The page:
Listen to This: Miles Davis and Bitches Brew by Victor Svorinch

It is surprising that Victor Svorinich’s Listen to This: Miles Davis and Bitches Brew is the first full-length book devoted to examining the 1970 double-album that set the trumpeter on a electrified path from which he never wavered until his death in 1991. Fortunately, Kean University music instructor Svorinich, whose previous work has examined electric Miles albums In a Silent Way and On the Corner, is up to the task’s demands, and his book is an essential if imperfect addition to the library of Davis scholarship.

Listen to This smoothly grounds Davis’ new direction in the context of its times. The product of recording sessions begun the day after Woodstock, Brew reflected the evolving sensibilities of an artist dedicated to never putting his muse in park. He had become enamored of the seismic explorations of popular black musicians like James Brown, Jimi Hendrix and Sly Stone, and the unprecedented mainstream success of these artists had Davis worrying that he would be abandoned in the musical past. “I wasn’t prepared to be a memory yet,” said Davis, and in order to create the freshest sounds imaginable, he assembled a band that included saxophonist Wayne Shorter, a longtime collaborator; more recent cohorts like guitarist John McLaughlin and electric pianist and composer Joe Zawinul; and a few young musicians with whom he had never played or recorded, notably bass clarinetist Bennie Maupin, whom Svorinich calls the album’s “hidden gem” and for whom the inaugural Brew session marked the first time he and Davis had met.

Svorinich’s book is at its best when tackling the sheer nuts and bolts of recording Bitches Brew. He goes virtually bar by bar through the album’s six compositions-a term to be understood loosely, given the project’s freeform, jam-based improvisations. He doesn’t shy away from calling out certain musicians for problematic moments during the sessions, like drummer Lenny White, whose overreaching slickness got him cut from “Miles Runs the Voodoo Down,” and electric bassist Harvey Brooks, who saw every single one of his solos removed from the final LPs. But the writer also captures the truly collaborative nature of the album’s sprawling, expansive music, and he includes transcriptions of numerous melodic lines and solos, particularly from Davis and Shorter, that will be valuable to musicians and composers. Also worth noting is the attention Svorinich pays to the contributions of Brew producer Teo Macero, whose vast influence on the final product-kickoff track “Pharaoh’s Dance” includes 19 separate edits-has led some to controversially regard the producer as the album’s true “author.”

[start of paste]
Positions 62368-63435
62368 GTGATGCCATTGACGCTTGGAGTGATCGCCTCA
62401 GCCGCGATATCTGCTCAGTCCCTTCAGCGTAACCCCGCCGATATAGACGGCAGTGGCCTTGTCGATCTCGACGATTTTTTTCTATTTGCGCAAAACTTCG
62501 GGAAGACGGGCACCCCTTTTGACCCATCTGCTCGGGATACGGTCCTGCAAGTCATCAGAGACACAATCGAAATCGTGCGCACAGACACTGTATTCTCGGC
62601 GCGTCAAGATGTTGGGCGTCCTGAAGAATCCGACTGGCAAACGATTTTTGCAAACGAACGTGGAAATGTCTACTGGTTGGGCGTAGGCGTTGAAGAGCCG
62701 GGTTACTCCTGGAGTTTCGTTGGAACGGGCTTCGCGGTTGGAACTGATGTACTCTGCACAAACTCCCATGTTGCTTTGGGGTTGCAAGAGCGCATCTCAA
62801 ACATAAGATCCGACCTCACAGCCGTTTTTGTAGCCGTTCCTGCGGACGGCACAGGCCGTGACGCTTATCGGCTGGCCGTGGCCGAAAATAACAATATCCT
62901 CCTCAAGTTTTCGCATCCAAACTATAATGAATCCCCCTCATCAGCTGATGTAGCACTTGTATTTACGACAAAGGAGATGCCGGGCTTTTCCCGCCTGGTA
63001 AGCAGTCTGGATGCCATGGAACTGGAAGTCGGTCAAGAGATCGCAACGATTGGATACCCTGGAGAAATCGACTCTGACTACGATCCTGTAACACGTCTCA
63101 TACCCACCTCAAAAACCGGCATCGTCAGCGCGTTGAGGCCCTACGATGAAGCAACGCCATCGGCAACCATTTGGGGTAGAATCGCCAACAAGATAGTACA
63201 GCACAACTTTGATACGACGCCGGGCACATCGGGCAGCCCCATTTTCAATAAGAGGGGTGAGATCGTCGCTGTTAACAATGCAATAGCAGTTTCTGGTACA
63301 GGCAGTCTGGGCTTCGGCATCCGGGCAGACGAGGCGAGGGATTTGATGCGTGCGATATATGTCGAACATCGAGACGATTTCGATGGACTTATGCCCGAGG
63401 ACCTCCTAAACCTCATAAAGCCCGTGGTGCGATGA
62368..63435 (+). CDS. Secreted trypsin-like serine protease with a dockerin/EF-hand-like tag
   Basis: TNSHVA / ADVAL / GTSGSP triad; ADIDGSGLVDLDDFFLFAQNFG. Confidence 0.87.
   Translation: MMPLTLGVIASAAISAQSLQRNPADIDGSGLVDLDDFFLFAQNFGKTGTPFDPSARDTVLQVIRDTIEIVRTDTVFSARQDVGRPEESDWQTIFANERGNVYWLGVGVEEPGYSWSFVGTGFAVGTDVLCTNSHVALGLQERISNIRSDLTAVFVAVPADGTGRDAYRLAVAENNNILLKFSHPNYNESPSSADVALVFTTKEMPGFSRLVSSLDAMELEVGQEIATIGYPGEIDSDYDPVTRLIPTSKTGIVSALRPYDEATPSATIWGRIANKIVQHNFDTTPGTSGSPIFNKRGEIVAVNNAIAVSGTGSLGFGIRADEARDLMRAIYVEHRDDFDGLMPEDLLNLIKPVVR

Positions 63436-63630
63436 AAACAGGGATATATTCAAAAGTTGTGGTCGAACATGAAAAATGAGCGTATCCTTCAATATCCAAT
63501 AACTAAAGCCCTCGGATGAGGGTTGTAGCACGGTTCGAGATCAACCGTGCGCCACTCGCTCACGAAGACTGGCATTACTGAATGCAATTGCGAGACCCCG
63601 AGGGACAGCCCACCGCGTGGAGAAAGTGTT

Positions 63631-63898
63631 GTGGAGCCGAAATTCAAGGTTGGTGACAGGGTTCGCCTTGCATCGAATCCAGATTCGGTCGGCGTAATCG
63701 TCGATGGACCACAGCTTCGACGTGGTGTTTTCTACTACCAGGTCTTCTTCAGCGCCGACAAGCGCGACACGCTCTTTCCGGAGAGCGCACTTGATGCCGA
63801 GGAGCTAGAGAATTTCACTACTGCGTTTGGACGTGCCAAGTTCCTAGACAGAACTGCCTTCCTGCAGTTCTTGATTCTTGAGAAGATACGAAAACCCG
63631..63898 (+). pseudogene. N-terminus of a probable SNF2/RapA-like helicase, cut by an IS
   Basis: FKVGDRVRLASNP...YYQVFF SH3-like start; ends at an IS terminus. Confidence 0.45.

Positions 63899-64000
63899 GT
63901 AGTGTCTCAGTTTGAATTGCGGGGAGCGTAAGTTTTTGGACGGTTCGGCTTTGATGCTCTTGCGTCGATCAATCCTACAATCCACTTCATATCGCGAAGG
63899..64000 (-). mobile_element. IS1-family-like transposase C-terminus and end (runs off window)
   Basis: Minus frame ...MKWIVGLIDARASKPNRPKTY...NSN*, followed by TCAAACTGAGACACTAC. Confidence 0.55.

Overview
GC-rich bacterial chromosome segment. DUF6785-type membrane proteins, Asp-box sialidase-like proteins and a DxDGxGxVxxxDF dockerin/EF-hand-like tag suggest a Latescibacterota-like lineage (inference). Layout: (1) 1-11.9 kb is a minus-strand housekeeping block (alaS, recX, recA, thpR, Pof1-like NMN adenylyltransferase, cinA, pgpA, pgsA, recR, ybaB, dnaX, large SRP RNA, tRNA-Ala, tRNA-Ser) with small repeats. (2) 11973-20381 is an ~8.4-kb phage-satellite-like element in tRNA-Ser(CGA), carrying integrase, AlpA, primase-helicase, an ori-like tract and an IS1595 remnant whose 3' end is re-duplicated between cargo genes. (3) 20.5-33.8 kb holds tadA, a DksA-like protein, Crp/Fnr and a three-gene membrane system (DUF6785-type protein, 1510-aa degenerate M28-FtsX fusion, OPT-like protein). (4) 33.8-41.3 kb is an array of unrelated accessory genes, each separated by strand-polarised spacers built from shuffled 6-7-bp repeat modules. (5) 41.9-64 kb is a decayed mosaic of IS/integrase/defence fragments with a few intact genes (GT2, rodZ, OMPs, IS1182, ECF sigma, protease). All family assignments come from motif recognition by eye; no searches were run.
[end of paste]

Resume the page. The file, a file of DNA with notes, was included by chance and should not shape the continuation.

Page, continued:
Svorinich also digs deep into Brew‘s marketing, chronicling Davis’ insistence that the music be positioned to appeal to young black listeners who were then largely abandoning jazz. The book includes reproductions of letters from Columbia brass addressing everything from Davis’ salary demands to the trumpeter’s potentially panic-inducing album-title selection. Svorinich tackles the frequently hostile response to Davis’ new musical direction; many have seen it as a cynical attempt to cash in on rock’s popularity, with critic Stanley Crouch branding Brew an act of “self-violation.” Svorinich swiftly and skillfully details the five years of audacious, electrically driven music that followed Brew; Davis’ half-decade of drug-fueled hermitage, during which he did no touring or recording, following the viciously ill-received 1975 live album Agharta; and his re-emergence in the early ’80s, still playing electrified music, still pursuing untraveled paths.

Svorinich’s book, like the Brew sessions themselves, is not without its problems. His portrait of Davis’ often forbidding interpersonal style and fiery racial consciousness is sharply drawn, but merely reiterates long-understood knowledge without providing any truly revelatory insights. The author’s attempts to position Bitches Brew as “a social commentary on African-American culture” also remain frustratingly abstract, Svorinich never concretely defining the music’s intended stance on the titanic shockwaves blasting through American black consciousness at the time. Despite these reservations, however, no fan of Davis or student of contemporary jazz should skip this penetrating and fast-reading take on an album that still, 45 years after its release, gives us much to hear, say and contemplate.

Read Paul Tingen’s in-depth article on the making of the Bitches Brew album.